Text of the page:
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Nigeria’s foreign trade statistics report for the first quarter of 2024 reveals a significant trade surplus of N6.52 trillion.
This is a significant recovery from the N1.41 trillion trade deficit recorded in the previous quarter (Q4 2023) and the N927.2 billion in the same period (Q1) of 2023.
The trade surplus recorded for Q1 2024 is a record high, according to data dating back to 2009
The closest was N5.74 trillion recorded in Q4 2011, according to available data.
The report, published by the National Bureau of Statistics (NBS), highlights an impressive economic performance, driven by a substantial increase in exports.
The record data is also fueled by exchange rate depreciation which means the trade surplus when converted to Naira will be higher than in any other period in history.
Export performance
According to the NBS report, total exports for Q1 2024 were valued at N19.17 trillion, representing a 51.00% increase from the previous quarter’s N12.69 trillion and a 195.47% rise from N6.49 trillion recorded in Q1 2023.
France emerged as the leading destination for Nigerian exports, accounting for 11.09% of the total export value, followed by Spain (10.56%), the Netherlands (8.85%), India (8.41%), and the United States (6.84%).
Major export commodities included crude oil, liquefied natural gas, sesamum seeds, urea, and superior-quality cocoa beans.
Crude oil exports, which constituted 80.80% of total exports, were valued at N15.49 trillion. This marks a 50.20% increase from N10.31 trillion in Q4 2023 and a remarkable 200.79% rise from N5.15 trillion in Q1 2023.
Agricultural exports also saw significant growth, amounting to N1.04 trillion, up by 123.08% from N463.97 billion in Q4 2023 and by 270.13% from N279.64 billion in Q1 2023.
Import Performance
The NBS report indicates that total imports for Q1 2024 stood at N12.64 trillion. This reflects a 39.65% increase from N9.05 trillion in Q4 2023 and a 95.53% rise from N6.47 trillion in Q1 2023.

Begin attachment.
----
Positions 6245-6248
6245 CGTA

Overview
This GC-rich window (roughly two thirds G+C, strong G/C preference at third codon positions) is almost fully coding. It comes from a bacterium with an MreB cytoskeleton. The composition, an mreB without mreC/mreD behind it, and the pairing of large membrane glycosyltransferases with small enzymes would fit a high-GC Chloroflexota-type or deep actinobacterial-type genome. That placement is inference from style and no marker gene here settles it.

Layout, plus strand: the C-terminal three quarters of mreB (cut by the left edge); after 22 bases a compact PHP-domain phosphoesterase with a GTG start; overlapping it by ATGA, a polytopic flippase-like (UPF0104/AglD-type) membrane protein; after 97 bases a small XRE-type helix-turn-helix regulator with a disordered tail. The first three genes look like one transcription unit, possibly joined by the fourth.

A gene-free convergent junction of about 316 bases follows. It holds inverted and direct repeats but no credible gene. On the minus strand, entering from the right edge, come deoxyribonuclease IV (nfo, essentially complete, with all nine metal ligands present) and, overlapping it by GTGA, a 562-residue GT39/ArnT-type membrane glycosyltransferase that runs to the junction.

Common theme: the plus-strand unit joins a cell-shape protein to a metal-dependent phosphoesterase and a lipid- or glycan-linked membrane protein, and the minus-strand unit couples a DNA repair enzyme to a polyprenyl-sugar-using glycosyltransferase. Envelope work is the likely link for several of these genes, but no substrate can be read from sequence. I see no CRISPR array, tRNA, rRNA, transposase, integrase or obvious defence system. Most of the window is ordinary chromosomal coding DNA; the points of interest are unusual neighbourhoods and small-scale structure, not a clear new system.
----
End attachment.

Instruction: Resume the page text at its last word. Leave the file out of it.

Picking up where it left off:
China was Nigeria’s top trading partner on the import side, contributing 23.18% to the total imports. Other significant import partners included India (8.46%), the United States (7.98%), Belgium (7.56%), and the Netherlands (4.68%).
Key imported commodities included motor spirit ordinary, gas oil, durum wheat, cane sugar meant for sugar refinery, and other liquefied petroleum gases.
Agricultural goods imports were valued at N920.54 billion, reflecting a 29.45% increase compared to N711.14 billion in Q4 2023 and a 95.28% rise compared to N471.39 billion in Q1 2023.
Raw material imports stood at N1.47 trillion, a 51.78% increase from N966.80 billion in Q4 2023 and a 164.18% rise from N555.47 billion in Q1 2023.
Top Export Partners
France was Nigeria’s largest export partner in Q1 2024, accounting for 11.09% of total exports. The trade relationship between the two countries has been bolstered by France’s demand for Nigerian crude oil and liquefied natural gas, which are the primary exports to the European nation.
Spain followed closely, representing 10.56% of Nigeria’s total exports. Similar to France, Spain’s imports from Nigeria largely consist of crude oil and liquefied natural gas, underlining the strong energy trade ties between Nigeria and the European Union.
With 8.85% of Nigeria’s total exports, the Netherlands is another key European trading partner. The country’s significant import of Nigerian crude oil and agricultural products like cocoa beans affirms its strategic trade relationship with Nigeria.